Shuttle XPC Prima Series SP45H7



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  • Review Price: £319.99

There are occasions where ‘bigger is better’ doesn’t necessarily apply. One of these is the computer case. Sure, bigger allows for better cooling and more expandability and features, but it’s not exactly ideal for taking your PC to a LAN party or your parents’ place for a holiday. Quite aside from which, there is great appeal in having a very powerful system in a deceptively small case, similar to sticking NOS in a Ford Ka. Being largely responsible for making the small form factor (SFF) PC the success it is today, Shuttle has a tradition of producing some of the most desirable barebones SFFs around. Will the company succeed yet again with its SP45H7?

Part of the XPC Prima series, the SP45H7 is aimed at gamers and enthusiasts who are willing to settle for less than the top-end. As its name suggests, it’s based around Intel’s P45 chipset, and falls between Shuttle’s premium SX48P2 machines and its bottom-of-the-range SP35P2 Pro. The major factors to keep in mind are that it only supports mid-range graphics cards due to a 300W power supply but should be able to cope with most Core 2 processors and, unlike the DDR3-sporting SX48s, it uses more affordable DDR2 memory. Most importantly, for some, it’s of the smaller chassis type that Shuttle offer, measuring 32.5 x 20.8 x 18.9 cm.

The SP45H7 comes securely packaged and with a nice bundle. This includes 18 spare screws of various types, two cable-ties and an L-connector SATA cable. There are also two rubber screw-in feet, which raise the Shuttle slightly higher at one end for better ventilation, a spare EIDE cable (though since there is a slim one pre-installed in the case this has no obvious use) and best of all, one of the most comprehensive system-building guides we’ve seen.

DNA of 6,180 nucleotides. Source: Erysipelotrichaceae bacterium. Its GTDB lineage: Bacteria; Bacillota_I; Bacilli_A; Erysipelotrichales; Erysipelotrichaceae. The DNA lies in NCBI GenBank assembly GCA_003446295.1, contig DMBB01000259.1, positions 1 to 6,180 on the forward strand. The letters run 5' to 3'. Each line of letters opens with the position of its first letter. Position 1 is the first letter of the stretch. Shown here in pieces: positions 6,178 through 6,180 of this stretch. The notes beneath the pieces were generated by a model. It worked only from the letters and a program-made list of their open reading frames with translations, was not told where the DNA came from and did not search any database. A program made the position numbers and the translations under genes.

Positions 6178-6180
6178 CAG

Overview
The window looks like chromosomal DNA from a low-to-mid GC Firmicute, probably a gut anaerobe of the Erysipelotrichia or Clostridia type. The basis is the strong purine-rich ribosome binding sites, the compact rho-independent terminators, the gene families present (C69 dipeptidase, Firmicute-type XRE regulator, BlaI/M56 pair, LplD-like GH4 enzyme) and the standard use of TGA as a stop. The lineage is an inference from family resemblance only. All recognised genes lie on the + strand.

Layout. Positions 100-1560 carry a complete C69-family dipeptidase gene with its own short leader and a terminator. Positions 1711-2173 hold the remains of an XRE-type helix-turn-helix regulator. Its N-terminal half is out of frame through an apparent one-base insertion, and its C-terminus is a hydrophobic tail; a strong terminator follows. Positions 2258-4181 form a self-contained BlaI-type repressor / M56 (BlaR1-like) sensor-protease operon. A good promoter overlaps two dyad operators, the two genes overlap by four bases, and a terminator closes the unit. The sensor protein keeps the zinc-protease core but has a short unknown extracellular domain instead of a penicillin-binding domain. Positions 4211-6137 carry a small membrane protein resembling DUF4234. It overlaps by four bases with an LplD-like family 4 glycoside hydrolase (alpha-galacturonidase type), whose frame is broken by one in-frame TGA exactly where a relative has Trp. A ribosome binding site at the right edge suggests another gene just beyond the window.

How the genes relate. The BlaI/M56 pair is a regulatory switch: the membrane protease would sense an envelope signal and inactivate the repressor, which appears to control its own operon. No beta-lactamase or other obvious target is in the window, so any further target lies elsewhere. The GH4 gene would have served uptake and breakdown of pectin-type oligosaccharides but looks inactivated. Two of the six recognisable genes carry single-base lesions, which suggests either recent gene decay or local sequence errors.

Getting onto the machine itself, as you’d expect from Shuttle it is a very attractive and well-built beast. Aside from a small plastic surround at the front, the entire exterior is brushed black aluminium, with chrome highlights. Two hinged panels on the front give access to an unoccupied 3.5in bay (always handy for a memory card reader or the like) and below this are various connections including two USBs, headphone and microphone jacks, a recessed reset button and best of all, an eSATA port. Thankfully, the hinges seemed to be fairly robust so shouldn’t break as easily as some we’ve previously encountered.

The SP45H7 might not be the easiest or most intuitive system to build, since the small space means everything has to be done in a very specific manner and order. But thanks to the aforementioned excellent full-colour system-building guide it’s a painless process, with clearly-marked illustrations and photos guiding you through every necessary step to turn this shuttle from a barebones into a fully working machine.

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